In the 1930 Swedish Championships Berthold Ericsson ran a most unusual machine which had frame and wheels from a standard OEC powered by a JAP 750cc V-twin, later increased to 1000cc and then to a whopping 1370cc.

He established contact with the Swedish Rex concern who offered development assistance and as part of the deal the name of the machine was changed to Rex. The relationship progressed well, and Rex engineer Einar Stormark, who had been experimenting with 2WD, collaborated with Ericson to build such a machine. Stormark did the design and calculations whilst his Berthold did the machining and welding. The plan was to deliver part of the massive horsepower from the methanol engine (90hp in those days was truly remarkable) to the front wheel, reducing wheelspin and increasing overall traction. Work commenced in 1934.

Stormark installed on top of the gearbox a second power output which drove a chain to a cardan below the steering column, and power was delivered by a second chain down to the front wheel. Front suspension was altered considerably to cope with the drive train, and the solution was an "inverted telescopic fork" - or USD forks, as we now refer to them.

Cardan

Shaft Drive

Examples include BMW, Zundapp and Velocette LE Cardan drive eliminates chain and associated mess and maintenance. Often referred to as a "diff", the final drive unit consists of bevel crown and pinion gears.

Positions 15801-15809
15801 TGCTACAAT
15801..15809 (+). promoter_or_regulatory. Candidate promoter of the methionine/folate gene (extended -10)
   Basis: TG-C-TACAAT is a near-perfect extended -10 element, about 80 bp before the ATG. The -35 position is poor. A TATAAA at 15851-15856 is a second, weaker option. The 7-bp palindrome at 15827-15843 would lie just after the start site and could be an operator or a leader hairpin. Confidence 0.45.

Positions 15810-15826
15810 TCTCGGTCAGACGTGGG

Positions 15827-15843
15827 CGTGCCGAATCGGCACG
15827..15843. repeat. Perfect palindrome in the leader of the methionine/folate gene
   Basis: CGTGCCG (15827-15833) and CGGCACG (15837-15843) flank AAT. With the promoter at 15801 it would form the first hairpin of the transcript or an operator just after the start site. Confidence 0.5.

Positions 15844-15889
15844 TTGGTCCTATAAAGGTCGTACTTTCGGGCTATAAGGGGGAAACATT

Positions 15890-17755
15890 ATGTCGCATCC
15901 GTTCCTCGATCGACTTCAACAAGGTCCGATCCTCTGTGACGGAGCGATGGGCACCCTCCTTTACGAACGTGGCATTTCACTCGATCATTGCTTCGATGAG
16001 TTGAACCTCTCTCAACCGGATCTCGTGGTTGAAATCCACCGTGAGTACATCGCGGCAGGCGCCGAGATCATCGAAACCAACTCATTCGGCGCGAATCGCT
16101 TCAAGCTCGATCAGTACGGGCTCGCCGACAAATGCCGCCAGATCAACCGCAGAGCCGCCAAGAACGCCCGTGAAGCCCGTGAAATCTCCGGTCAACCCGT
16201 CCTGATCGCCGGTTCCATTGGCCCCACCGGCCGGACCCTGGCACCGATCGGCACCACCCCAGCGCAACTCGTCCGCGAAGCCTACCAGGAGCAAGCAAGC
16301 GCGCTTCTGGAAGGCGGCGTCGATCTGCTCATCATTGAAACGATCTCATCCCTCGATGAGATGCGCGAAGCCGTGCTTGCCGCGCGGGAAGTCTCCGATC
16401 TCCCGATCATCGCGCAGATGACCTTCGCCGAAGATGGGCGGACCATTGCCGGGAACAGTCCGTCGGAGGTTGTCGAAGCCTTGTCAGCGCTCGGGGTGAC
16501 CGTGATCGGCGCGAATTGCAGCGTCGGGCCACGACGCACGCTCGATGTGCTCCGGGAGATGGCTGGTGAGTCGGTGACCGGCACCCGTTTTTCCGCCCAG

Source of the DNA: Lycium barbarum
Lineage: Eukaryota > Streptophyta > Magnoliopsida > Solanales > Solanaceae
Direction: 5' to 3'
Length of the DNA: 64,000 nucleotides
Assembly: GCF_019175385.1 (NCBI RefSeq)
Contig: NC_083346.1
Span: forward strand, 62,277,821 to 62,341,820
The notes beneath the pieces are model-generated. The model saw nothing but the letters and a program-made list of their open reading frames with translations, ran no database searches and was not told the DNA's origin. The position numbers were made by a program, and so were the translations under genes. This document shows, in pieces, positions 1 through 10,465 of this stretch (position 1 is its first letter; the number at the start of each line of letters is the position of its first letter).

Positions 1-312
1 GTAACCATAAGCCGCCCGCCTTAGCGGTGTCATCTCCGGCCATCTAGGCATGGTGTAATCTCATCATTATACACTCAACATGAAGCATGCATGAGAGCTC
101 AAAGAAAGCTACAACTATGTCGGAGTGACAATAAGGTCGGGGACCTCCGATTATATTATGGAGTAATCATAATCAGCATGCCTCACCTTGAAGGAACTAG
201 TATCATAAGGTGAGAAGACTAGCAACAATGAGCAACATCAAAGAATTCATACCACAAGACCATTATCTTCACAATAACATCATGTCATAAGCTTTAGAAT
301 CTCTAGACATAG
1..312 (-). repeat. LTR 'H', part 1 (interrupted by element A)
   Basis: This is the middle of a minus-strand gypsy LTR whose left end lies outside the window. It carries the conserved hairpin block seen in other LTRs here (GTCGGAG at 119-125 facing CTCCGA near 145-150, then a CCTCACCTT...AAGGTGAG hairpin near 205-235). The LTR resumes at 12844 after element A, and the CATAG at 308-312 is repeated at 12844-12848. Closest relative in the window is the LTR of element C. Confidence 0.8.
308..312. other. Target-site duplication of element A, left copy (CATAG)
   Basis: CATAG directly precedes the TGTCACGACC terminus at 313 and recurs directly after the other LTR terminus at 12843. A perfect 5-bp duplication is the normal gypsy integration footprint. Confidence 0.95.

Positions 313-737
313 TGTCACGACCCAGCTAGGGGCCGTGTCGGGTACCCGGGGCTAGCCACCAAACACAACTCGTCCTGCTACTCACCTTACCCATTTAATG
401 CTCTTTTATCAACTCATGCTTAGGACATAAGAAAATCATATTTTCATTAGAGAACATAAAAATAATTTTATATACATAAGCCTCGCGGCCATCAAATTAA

The motorcycle was ready for the spring of 1935, and on the 22th of April it was entered in its first competition, a hill climb in Malmsjö. During that year they contested about 10 hillclimbs, winning in almost all of them and also the Swedish Sidecar Championship. At the end of the 1935 season the bike was dismantled (possibly due to war clouds developing), with the most important parts being kept in safekeeping, allowing this quite remarkable machine to be rebuilt in 1960. It is on display on display at the technical museum in Stockholm. (http://www.tekniskamuseet.se)

1935 Rex (OEC-JAP) TWD

  • JAP V-Twin OHV 1370cc (86 x 117 mm), 90 HP at 5000 RPM
  • Two Amal carburetors jetted for methanol
  • Bosch Magneto Ignition
  • Transmission by chain to the rear wheel and two chains and shaft to the front wheel
  • Double cradle frame
  • Inverted telescopic front suspension, rigid rear suspension

Sources: Sergio Scalerandi, Henshaw et al.


Andreas Frykestam writes:
"I was fortunate to have met Mr Berthold Eriksson at his shop in Kungsklippan, Stockholm. He was one of the fastest Sidecar drivers in the 30's. He was Swedish Champion & as far as I know it was raced in Sidecar Racing (not solo. Ed).

He found out after trying this concept, that the next build would [have a driven sidecar wheel]. Although that was not with this really tuned JAP-Twin & is a different story...

Actually the bike was very hard to drive, so the [2 wheel drive] concept was not the success they had thought. The next race-bike was also 2-wheel driven but on both rears. The actual bike on the picture (at least has been) is on display at the Technocal Museum in Stockholm."